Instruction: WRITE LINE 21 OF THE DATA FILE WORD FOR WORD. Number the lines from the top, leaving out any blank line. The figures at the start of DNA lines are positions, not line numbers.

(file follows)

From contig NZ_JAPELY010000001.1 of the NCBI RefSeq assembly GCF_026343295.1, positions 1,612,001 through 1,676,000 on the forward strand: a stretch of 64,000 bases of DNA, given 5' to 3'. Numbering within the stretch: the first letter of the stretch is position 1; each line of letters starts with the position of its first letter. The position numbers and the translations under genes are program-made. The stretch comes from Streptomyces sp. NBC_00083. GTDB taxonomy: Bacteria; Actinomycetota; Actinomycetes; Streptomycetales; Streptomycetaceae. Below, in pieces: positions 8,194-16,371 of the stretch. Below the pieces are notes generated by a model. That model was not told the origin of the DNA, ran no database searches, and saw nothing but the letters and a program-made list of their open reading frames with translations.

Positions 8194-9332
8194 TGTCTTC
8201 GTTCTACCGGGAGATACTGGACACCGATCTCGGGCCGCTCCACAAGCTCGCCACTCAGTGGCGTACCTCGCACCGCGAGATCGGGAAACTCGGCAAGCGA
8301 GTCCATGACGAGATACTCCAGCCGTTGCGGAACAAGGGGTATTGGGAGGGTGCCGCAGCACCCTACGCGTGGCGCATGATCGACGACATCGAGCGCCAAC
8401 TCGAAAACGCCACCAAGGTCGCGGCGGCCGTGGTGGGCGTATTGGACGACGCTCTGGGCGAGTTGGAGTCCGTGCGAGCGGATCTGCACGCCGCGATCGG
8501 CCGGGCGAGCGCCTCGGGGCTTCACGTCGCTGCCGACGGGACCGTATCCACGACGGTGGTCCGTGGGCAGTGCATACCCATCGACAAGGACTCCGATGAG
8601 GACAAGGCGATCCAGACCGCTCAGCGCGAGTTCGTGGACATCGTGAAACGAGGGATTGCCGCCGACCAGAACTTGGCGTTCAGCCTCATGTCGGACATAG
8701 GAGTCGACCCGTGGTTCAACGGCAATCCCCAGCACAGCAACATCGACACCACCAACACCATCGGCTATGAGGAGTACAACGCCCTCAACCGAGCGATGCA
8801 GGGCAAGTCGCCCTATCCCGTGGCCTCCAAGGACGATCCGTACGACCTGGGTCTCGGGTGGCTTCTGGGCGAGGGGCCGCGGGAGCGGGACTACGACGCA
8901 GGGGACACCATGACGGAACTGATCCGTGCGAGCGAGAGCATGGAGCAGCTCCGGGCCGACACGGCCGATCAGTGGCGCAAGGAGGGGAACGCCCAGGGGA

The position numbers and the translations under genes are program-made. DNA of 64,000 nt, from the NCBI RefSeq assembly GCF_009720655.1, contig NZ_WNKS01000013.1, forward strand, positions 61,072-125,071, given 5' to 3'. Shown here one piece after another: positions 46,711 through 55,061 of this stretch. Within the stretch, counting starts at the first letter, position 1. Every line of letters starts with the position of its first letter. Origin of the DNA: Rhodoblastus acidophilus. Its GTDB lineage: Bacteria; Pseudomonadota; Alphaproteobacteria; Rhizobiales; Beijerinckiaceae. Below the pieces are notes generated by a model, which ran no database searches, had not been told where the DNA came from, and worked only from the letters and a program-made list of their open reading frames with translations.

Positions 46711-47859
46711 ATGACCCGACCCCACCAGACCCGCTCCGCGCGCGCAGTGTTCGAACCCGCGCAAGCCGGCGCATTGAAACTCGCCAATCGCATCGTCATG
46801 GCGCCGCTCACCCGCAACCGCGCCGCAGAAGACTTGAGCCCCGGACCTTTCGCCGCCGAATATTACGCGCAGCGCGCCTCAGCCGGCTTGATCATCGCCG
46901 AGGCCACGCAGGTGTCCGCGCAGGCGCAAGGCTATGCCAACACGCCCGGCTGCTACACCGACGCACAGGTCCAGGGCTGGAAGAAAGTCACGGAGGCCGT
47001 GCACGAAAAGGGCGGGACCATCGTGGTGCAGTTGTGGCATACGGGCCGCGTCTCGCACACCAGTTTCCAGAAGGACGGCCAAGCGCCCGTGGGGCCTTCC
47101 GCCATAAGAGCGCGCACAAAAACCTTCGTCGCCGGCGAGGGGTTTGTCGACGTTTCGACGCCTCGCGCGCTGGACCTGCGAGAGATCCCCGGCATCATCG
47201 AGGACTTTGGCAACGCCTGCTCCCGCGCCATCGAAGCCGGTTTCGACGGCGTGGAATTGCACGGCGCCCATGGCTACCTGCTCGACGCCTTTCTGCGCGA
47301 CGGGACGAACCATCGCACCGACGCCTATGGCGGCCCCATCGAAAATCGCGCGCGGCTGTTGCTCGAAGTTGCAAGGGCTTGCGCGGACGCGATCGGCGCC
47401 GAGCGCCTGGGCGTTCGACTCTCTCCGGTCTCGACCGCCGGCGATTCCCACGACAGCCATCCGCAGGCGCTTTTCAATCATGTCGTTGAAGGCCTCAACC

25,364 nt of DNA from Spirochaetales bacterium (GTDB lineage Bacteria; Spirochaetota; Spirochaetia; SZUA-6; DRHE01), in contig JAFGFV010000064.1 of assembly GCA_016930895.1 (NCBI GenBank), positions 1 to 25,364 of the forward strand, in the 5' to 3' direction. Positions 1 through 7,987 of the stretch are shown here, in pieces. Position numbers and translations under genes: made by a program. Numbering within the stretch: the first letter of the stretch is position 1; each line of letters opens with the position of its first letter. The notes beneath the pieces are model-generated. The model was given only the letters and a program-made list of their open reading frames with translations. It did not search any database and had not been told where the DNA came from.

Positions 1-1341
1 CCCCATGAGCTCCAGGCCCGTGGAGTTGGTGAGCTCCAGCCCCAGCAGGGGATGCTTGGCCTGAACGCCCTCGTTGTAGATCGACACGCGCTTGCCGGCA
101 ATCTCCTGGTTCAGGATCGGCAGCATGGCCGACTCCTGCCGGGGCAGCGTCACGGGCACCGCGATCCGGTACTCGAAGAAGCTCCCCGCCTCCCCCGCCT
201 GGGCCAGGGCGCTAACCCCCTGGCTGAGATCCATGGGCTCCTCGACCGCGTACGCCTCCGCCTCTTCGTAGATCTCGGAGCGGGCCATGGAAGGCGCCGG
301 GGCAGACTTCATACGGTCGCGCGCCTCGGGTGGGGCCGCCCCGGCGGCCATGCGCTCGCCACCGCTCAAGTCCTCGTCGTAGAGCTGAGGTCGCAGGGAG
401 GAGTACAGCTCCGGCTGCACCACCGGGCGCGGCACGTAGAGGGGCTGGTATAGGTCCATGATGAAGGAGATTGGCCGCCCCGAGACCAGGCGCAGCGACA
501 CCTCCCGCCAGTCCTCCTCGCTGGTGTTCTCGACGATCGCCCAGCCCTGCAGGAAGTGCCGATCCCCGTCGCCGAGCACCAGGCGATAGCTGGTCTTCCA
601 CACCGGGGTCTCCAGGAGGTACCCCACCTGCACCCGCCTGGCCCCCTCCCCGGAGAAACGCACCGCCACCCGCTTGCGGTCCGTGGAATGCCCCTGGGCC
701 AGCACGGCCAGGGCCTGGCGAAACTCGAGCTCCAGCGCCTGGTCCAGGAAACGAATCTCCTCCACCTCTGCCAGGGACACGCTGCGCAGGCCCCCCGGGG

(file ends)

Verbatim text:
47401 GAGCGCCTGGGCGTTCGACTCTCTCCGGTCTCGACCGCCGGCGATTCCCACGACAGCCATCCGCAGGCGCTTTTCAATCATGTCGTTGAAGGCCTCAACC